The benefits obtainable through the proper use of herbal medicines are inherently different than those attained through standard use of pharmaceutical medications and Western disease care paradigms. Because of this, a different paradigm for ensuring the integrity of traditional herbal medicines is to apply scientific investigation in a way that fully honors the unique characteristics of traditional healing systems. First and foremost is, through human investigation, understanding the scientific basis of the theoretical healing principles of our varying healing traditions, pharmacologically, physiologically, and pathologically and with an emphasis on patient outcomes. All other experimentation is abstract and of limited utility. Second, and most importantly regarding herbal medicine, is intensive investigation of what constitutes a “quality” herbal medicine that would then drive the quality control guidelines and requirements of the supply chain so as to ensure appropriate quality of herbal medicines in a manner that is truly independent of commercial influence and has scientific integrity. Such investigation could include a myriad of testing parameters. First of these would be proper identification of starting plant populations followed by morphological and organoleptic profiling of botanicals growing in their natural habitat and then to codify these characters in pharmacopoeias, GACP guidance documents, and in regulation or practice, as was done historically.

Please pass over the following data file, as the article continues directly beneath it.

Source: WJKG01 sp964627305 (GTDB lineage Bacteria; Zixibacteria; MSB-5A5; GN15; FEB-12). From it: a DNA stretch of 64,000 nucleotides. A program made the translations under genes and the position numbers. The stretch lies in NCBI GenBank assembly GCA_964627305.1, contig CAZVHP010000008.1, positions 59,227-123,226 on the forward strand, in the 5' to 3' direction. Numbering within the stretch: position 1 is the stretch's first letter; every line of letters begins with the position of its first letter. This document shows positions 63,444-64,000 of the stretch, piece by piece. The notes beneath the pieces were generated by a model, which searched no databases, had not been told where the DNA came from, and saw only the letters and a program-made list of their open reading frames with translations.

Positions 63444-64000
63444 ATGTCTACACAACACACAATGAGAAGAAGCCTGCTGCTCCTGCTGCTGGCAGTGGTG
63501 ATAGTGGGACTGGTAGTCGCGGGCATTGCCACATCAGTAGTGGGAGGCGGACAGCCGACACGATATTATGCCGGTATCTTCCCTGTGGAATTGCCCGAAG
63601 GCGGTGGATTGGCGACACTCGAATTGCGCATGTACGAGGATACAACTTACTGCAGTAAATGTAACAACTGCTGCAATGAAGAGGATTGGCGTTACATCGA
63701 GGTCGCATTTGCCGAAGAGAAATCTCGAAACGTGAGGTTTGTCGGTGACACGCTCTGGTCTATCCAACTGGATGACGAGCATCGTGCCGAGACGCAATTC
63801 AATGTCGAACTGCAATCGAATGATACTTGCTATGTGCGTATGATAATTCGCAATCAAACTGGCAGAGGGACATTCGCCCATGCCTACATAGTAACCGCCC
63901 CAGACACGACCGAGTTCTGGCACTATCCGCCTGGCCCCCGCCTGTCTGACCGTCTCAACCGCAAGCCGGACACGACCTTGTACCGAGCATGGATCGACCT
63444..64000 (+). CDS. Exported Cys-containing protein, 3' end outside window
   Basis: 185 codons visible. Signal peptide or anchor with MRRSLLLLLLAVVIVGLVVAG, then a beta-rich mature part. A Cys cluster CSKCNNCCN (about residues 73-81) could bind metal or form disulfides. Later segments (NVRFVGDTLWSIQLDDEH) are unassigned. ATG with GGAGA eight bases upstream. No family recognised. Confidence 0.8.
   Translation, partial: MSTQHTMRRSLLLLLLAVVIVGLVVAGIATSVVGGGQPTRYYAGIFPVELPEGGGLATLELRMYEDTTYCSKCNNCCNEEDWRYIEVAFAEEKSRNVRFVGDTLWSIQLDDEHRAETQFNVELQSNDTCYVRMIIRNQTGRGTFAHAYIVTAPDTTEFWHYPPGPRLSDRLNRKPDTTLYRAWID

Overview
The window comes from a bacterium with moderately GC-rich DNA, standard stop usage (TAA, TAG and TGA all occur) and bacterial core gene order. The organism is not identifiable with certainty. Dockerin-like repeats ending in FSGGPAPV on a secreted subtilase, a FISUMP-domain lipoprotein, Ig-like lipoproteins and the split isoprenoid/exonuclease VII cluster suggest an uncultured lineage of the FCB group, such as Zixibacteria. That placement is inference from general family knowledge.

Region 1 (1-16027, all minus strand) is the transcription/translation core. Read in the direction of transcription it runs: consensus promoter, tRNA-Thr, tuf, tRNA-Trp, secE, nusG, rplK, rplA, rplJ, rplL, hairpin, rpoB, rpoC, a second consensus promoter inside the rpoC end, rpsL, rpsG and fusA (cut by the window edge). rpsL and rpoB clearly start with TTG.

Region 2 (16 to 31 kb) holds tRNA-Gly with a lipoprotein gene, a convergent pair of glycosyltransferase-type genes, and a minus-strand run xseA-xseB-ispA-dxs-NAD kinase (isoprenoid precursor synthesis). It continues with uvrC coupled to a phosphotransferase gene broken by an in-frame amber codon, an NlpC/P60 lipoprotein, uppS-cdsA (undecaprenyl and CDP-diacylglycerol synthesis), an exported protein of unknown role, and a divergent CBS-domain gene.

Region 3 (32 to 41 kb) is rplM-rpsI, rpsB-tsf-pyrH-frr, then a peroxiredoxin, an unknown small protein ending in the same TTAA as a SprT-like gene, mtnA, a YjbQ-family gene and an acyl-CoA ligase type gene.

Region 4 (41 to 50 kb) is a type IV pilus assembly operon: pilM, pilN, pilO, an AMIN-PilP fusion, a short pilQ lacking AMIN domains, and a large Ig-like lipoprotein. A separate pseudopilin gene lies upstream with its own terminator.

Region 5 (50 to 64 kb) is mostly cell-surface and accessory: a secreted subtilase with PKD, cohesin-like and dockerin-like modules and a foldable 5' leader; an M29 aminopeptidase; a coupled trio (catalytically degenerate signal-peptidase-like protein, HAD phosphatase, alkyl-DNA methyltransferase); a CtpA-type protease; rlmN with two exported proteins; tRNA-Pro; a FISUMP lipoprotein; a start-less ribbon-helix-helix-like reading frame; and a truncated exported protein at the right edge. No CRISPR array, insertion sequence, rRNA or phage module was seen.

Chemical profiling of the botanicals can allow for making determinations of optimal harvest times, drying, processing, extracting, and storage conditions. Morphological, organoleptic, and chemical characterization can also help determine what species of plants can be used interchangeably, again, in manner that was similarly done historically. In the world of medicinal plant research, focus can be given, not only to Western pharmacological mechanisms but to how those mechanisms correspond, or not, to traditional characteristics such as taste, smell, and sensation of the botanical; or to make a scientific determination of what it really means for an herb to be classified as a ‘yin tonic’ or to ‘pacify vata’. Clinical investigation could also look at the application of the traditional medicine within the context of the lifestyle recommendations that usually accompany such prescriptions, emphasizing the holistic approach typically employed by traditional healers versus the lack of emphasis regarding lifestyle changes that dominate in Western medical care.. Such investigation can open a world of therapeutic possibilities for health care that is greater than what either traditional or modern systems offer alone. Such inquiry could then more fully inform the practice of both paradigms of medicine, creating new opportunities for research and practitioner training, product development, and environmentally sustainable economies.